Last week, we challenged you to help us revive that awesome ’80s celebration of Kitty Pryde’s Spectacular Revolving Wardrobe, Kitty’s Kostume Korner! Much as we love the classic yellow-and-black she’s been sporting for the last decade-plus, we remember when Kitty reinvented her costume twice an issue–and you sent us some great revamps in that tradition. Click through for the full lineup!
An additional note regarding fan art, costume design, and sourcing: There’s one image we didn’t run, because it was done directly on unsourced art by another artist. We totally get that sometimes that’s the simplest way to do a design, and the person who submitted it was in no way attempting to claim the original art or plagiarize–but if you’re submitting a piece like that, the source needs to be noted and visible in the image–and, ideally, used with the permission of the original artist–for us to run it on this blog, i.e. “Recolored from [artist] design” or “drawn over art by [artist].”
If–like us–you’re someone whose costume design aspirations outpace your drawing skills, we also recommend resources like Hero Factory (again, we recommend citing ’em if you’re using ’em, as Rick did above).
Great job, guys. Some beautiful artistry, some spot-on humor, and a lot of variety. Kudos.
File under ‘Veddy Eenterestink’–the secret history of how Kitty’s Kostume Korner led to the design (creation?) of the Goblin Queen:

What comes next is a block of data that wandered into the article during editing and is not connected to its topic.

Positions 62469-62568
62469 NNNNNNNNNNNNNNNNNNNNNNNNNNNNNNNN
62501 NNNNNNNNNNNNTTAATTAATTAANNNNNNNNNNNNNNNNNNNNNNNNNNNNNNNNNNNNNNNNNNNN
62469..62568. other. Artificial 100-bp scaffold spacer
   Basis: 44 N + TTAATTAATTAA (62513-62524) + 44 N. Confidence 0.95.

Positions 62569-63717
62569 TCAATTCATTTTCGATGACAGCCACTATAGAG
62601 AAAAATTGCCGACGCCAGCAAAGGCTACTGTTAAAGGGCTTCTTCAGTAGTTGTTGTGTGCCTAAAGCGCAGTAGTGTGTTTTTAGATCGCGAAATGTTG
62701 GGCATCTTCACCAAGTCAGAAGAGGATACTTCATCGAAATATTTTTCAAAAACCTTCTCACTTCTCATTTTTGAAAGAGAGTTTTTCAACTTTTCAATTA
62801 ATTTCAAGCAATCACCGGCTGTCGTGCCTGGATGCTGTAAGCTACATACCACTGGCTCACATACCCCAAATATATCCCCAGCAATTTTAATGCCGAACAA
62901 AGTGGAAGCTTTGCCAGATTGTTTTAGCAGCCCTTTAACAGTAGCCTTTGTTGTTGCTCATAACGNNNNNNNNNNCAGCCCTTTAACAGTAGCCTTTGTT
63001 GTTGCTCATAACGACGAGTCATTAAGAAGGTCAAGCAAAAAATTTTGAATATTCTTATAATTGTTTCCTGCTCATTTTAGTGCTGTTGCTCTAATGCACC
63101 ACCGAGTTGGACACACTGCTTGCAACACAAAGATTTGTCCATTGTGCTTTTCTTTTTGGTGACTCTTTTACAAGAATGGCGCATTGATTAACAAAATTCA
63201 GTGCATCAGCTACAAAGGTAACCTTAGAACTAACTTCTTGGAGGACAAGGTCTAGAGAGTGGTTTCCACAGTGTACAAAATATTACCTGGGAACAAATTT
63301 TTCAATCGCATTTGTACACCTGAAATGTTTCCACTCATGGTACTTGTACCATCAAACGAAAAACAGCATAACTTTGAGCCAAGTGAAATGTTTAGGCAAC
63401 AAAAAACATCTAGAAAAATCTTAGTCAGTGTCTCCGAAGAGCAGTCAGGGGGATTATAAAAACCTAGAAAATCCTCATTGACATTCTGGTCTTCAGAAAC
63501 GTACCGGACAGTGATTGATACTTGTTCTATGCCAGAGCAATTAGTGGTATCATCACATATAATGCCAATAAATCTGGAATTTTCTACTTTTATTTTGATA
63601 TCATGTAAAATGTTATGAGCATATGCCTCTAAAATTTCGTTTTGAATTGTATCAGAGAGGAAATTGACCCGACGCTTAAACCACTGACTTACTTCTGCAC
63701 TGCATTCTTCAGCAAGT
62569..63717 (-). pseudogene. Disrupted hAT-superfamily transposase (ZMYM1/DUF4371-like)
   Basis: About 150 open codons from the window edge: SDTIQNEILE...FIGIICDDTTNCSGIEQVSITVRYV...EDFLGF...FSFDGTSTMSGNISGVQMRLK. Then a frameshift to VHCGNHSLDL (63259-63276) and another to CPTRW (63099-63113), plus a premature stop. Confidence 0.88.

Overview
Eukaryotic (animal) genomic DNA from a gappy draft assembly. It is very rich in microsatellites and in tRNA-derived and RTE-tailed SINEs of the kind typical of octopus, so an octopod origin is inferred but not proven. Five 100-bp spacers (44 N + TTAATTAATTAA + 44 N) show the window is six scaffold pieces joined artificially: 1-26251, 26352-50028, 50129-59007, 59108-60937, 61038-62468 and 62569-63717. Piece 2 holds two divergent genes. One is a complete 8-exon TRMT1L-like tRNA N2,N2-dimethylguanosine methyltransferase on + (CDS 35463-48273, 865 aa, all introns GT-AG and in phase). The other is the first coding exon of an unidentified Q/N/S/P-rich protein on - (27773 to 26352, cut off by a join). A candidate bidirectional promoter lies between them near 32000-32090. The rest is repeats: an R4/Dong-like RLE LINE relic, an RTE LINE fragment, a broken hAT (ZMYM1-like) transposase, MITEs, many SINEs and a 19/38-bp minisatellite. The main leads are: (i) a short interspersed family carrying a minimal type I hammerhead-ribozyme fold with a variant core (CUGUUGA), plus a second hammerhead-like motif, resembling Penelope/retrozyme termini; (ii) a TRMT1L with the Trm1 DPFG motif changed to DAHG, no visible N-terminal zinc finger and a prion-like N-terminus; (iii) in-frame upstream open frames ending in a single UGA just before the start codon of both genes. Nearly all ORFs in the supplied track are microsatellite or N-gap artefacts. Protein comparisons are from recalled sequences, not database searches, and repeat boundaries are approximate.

The first entry on Kitty’s Kostume Korner (complete with behind-the-scenes hair-prep and internal dialogue) was by young George Gozum of the Philippines. George became pen-pals with Chris Claremont and when he grew up and moved to NYC for a career in fashion and graphic design, where they continued this friendship through the occasional lunch date. Chris enjoyed George’s input and was always looking for a way to get him involved somehow. It was at such a lunch that Chris prodded George for ideas for a new look for the Black Queen, so George whipped up a sketch. Chris loved it but said it was too provocative for the X-books at the time. Still, he was enamored and wanted to find some way to use George’s input. Less than a year later, what should George see on all kinds of promo images? Why it’s his own costume design worn by the Goblin Queen, rendered by Marc Silvestri–underboob, loin cloth, pointy sleeves, pointy thigh-highs, tattered cape, brooch, the woiks. George was no longer in the business of Kostume Kornering, so he asked Chris, “Uhhh… what?” Chris had no reply and lunch dates suddenly stopped happening until the two simply faded from each others’ lives. Years (decades?) later, contact was reestablished and Chris said he felt sorry about the mess but that his hands were tied at the time–that editorial had refused to pay a freelancer for a spec submission (as they considered it) and forbade him from anything that might exacerbate the situation.
So there you have it. KKK created GQ! …wait, no.
(These days, George is a successful, highly celebrated designer, illustrator, & creative director. The grapes ain’t so sour and they’ve long since dried up, so he has no motive to spin the facts here. Besides, he’s just terrific. A tiny fraction of his work can be seen at draw365.blogspot.com.)
Was a lot of fun! More art challenges please 🙂